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My DS really wanted to drop out of college after two years and start his own tech company. I thought his plan was not viable in any sense. We told him he's be paying us rent if he planned to stay with us. And since he hadn't completed college and this was early 2012 he would probably have to be working at McDonalds if he was lucky enough to find a job. He could then use his spare time to work on his . He decided to switch majors and colleges and seems much happier. I think that was mainly disappointment in his old college and major, though who knows what will happen after graduation. But that will be his problem, mostly, and he'll have something to fall back on.

A neice had a choice between a math/science college path or a music major trumpet path. She liked both, but went with trumpet. Now she's graduated with a masters degree as of about six months ago, renting an apartment on her parent's dime, and looking for seemingly non-existent jobs. She'll have to come back home in a few months if nothing pops up. I think she's OK with it so far, though her Mom is not too excited with the progress so far.

And I have plenty of relatives who are fine with working just enough to get by. I'm not sure what their retirement plan is, but they seem happy for now.

It's nice to say do what you like, but it's got to be with some realistic vision of what lifestyle that's leading to.
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Old 02-24-2013, 12:55 PM   #52
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Old 02-26-2013, 08:43 PM   #53
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Resurrection...for one last shot.

Profession - Farmer

Based on a recent opinion as to the reason Warren Buffet bought in to Heinz.

That the collapse of the monetary system and subsequent failure of the world's economy would result in anarchy and survivalism, with food being the basis for trade... within five years.

Asia Times Online :: Global Economy

Farmland with good soil is selling in exess of $10K/acre.
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Old 02-27-2013, 11:57 AM   #54
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Resurrection...for one last shot.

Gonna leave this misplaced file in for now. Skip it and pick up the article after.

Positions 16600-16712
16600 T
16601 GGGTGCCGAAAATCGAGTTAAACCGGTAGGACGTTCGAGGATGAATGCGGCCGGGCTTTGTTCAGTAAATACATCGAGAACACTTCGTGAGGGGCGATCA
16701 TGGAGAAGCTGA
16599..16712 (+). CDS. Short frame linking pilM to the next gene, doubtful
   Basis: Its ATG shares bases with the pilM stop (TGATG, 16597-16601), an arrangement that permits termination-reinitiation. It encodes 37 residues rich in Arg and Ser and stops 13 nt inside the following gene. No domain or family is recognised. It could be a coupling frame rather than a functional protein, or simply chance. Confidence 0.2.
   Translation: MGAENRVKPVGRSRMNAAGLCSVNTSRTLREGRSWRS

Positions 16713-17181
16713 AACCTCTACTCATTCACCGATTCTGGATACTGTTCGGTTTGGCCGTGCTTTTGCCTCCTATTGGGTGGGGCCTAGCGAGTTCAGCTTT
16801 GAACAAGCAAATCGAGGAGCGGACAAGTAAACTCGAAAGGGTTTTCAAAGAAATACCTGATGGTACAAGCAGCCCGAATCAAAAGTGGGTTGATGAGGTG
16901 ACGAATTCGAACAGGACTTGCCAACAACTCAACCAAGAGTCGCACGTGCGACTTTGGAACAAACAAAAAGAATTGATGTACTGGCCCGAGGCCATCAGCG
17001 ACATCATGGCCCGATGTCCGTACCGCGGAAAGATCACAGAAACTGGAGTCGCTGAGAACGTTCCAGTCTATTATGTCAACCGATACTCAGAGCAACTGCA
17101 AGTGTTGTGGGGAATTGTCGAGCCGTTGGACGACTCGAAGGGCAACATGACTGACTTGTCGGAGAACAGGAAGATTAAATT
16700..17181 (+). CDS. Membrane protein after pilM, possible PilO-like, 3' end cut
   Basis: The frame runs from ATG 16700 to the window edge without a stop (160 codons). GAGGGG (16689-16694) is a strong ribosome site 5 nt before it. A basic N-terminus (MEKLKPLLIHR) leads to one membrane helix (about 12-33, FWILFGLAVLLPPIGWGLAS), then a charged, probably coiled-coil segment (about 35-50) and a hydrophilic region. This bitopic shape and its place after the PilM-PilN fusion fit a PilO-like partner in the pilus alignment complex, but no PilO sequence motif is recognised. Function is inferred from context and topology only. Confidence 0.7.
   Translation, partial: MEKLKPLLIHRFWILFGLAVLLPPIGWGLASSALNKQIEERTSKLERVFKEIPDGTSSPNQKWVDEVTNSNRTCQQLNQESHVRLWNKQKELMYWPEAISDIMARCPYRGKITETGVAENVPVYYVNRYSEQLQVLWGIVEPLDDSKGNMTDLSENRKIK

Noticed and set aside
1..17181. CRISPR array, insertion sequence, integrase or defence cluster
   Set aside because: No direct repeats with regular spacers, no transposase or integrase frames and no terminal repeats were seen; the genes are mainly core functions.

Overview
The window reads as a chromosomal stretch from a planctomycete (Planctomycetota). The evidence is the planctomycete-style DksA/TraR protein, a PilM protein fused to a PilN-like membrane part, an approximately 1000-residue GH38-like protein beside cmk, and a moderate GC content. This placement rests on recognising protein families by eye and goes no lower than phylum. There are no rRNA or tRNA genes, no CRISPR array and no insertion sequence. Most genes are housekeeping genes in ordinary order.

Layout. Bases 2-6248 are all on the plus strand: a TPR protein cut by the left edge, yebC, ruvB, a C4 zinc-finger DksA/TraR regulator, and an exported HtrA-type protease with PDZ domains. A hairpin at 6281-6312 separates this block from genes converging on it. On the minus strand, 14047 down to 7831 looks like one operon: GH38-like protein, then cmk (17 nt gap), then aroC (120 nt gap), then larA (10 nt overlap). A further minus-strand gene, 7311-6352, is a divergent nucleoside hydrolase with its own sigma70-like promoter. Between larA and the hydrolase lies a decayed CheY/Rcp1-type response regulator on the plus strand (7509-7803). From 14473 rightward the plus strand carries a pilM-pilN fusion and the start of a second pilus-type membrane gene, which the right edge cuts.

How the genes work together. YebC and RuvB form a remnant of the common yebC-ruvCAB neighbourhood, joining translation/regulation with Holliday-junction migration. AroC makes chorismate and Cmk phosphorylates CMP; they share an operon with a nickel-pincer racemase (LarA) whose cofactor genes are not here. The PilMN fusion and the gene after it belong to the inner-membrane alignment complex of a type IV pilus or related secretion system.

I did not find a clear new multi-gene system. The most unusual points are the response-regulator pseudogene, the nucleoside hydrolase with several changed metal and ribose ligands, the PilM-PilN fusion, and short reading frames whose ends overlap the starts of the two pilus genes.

Profession - Farmer

Based on a recent opinion as to the reason Warren Buffet bought in to Heinz.
Or did he just sit down & have a chat with Lori Silverbush & Kristi Jacobson?

A Place at the Table (Official Movie Site) - Starring Jeff Bridges - In theatres, available on iTunes, and on demand March 1st - Trailer, Pictures & More
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Old 02-28-2013, 10:40 AM   #55
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A fellow I know with a Masters in EE hasn't been able to find work in over a year. Maybe it's geographical.
Just heard from him. He found a job after ~18 month layoff. Perhaps the economy is improving -- if slowly and unevenly -- as Bernanke says.
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Old 02-28-2013, 11:51 AM   #56
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Construction is another, if one likes building things. Design (architect) is one thing. Making it go from paper/computer to real is quite another.
My brother was an architect... my husband is an architect... I've got lots of architect friends.

It's not nearly as glamorous or lucrative as you'd think. Before encouraging anyone into going into architecture have them look at the following:
- Do they understand the licensing/registration issues for their state (or any states they might want to practice.) Most states require that you work for 7-10 years after you graduate before you can take the exams that will qualify you to be licensed. That 7-10 years is typically at VERY low wages. (My brother didn't realize this till after he graduated... his mistake).
- The salary threshold is much lower for you if you work for a firm. Most architects are paid well under the 6 figure salary you'd expect. Even with decades of experience, specialized/sought after skill sets, etc, it's hard to get $100k.
- If you go into business for yourself not only are you taking financial risks - you have costs of liability insurance. You must keep this insurance in place for at least a decade after you retire. This insurance is NOT cheap. If there's a construction defect, often the contractor has gone out of business... so they sue the architect (even if they're not at fault.)
- If you're a residential architect you have to deal with customers that change their minds late in the game, don't understand cost tradeoffs, schedule tradeoffs, etc.. The fee is lower and the PITA customer factor is higher for most residential projects.

I had all sorts of misconceptions about the industry till I was surrounded by practitioners. It's a field that I would discourage my kids from going into. As would my architect husband.